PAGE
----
To qualify for the ABLE Account program, the individual must have “significant disabilities” that began before the individual’s 26thbirthday. If the person meets this age requirement and is already receiving government benefits (SSI and/or SSDI) he or she is automatically eligible to establishan ABLE Account. (Disability Evaluation). Even if the individualis not receiving SSI or SSDI, he or she may be able to qualify for an ABLE Account through a certification process if the SSI criteria regarding significant functional limitations are met.
The age requirement only applies to the onset date of the disability, so those individuals that are over 26 may still qualify for an ABLE Account so long as the onset date of the disability was prior to the individual’s 26th birthday.
When Can an ABLE Account be Established?
Even though Congress passed the ABLE Act, it will be several months before ABLE Accounts are fully functional. Congress has instructed the Department of the Treasury to create regulations specific to ABLE Accounts to make sure proper procedures and oversight are in place. Once these regulations are provided, the states will then have the ability to establish ABLE Accounts and ensure the accounts are in compliance with the governing regulations.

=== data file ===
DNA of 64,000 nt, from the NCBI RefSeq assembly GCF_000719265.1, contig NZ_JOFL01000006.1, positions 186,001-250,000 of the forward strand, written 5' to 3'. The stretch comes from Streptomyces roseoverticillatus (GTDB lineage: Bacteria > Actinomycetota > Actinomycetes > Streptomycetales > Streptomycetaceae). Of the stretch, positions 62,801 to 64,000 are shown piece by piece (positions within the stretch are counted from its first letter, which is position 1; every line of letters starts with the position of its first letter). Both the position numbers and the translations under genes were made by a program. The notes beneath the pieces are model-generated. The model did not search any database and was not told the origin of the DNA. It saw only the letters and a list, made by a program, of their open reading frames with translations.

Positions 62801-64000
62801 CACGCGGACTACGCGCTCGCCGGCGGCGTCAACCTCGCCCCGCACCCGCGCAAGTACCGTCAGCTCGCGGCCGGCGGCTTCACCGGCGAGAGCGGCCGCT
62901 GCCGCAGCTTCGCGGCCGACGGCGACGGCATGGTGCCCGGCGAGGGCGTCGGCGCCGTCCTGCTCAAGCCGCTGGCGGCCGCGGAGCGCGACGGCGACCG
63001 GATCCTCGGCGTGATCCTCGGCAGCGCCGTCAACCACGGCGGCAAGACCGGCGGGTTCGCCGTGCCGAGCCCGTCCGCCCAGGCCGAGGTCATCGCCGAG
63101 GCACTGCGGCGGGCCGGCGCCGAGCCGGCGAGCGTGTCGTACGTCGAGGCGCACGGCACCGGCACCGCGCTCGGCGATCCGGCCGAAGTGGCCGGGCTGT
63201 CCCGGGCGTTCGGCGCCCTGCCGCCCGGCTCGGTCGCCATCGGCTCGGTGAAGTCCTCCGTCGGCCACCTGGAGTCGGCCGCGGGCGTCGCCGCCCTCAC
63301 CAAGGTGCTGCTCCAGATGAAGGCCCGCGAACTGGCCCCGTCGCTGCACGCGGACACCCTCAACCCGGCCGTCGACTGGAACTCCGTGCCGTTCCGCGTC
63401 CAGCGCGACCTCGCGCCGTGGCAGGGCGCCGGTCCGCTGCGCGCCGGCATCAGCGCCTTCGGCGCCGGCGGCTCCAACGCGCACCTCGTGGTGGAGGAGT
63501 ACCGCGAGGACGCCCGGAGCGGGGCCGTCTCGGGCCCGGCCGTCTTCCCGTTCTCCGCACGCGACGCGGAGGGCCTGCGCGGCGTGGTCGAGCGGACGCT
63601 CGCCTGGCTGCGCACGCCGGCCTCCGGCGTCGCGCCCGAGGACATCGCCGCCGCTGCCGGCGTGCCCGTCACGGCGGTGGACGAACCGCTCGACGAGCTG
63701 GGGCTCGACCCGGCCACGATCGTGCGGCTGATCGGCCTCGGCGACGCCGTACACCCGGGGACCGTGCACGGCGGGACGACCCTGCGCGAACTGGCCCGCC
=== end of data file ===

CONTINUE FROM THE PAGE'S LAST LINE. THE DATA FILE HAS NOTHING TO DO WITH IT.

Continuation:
Limitations on the ABLE Accounts
By statute, ABLE Accounts are a type 529 Plan. The statutorily created 529 College Savings Plans (see http://www.collegesavingsmd.org/ for information on Maryland specific 529 Plans) are established by each state in accordance with federal mandates. Just like the traditional 529 Plans, states most likely will take a similar approach in establishing ABLE Accounts. We can expect that states will place limits on the maximum account balances and will place limits on annual contributions to the accounts. For instance, several states have set maximum 529 Plan account balances at around $300,000 per plan. The state also may limit the Annual contribution limit, generally this limit is set in accordance with the annual Gift Tax exemption (currently$14,000). Thus, an individual could make a maximum contribution to the 529 Plan of $14,000. Any contribution over the $14,000 limit may disqualify the 529 Plan and create potential negative tax consequences.
Specific to ABLE Accounts, this “new” 529 Plan will also include limits discussed in the overview section to maintain the account as a disregarded asset.
Unfortunately, any funds remaining in an ABLE account after the beneficiary dies must first be paid back to Medicaid for all services provided during the individual’s lifetime prior to distribution of the funds to others. After Medicaid expenses are satisfied, any remaining funds would then be distributed by the individual’s established beneficiary designations, Last Will and Testament, or intestacy law.
While traditional models for planning and providing for disabled individuals (i.e. Special Needs Trusts) will remain a key fixture for many families, the ABLE Act has provided a unique mechanism that can supplement and fill-in the gaps where families are concerned with the costs and expenses associated with those traditional planning alternatives.
By Jeffrey K. Gordon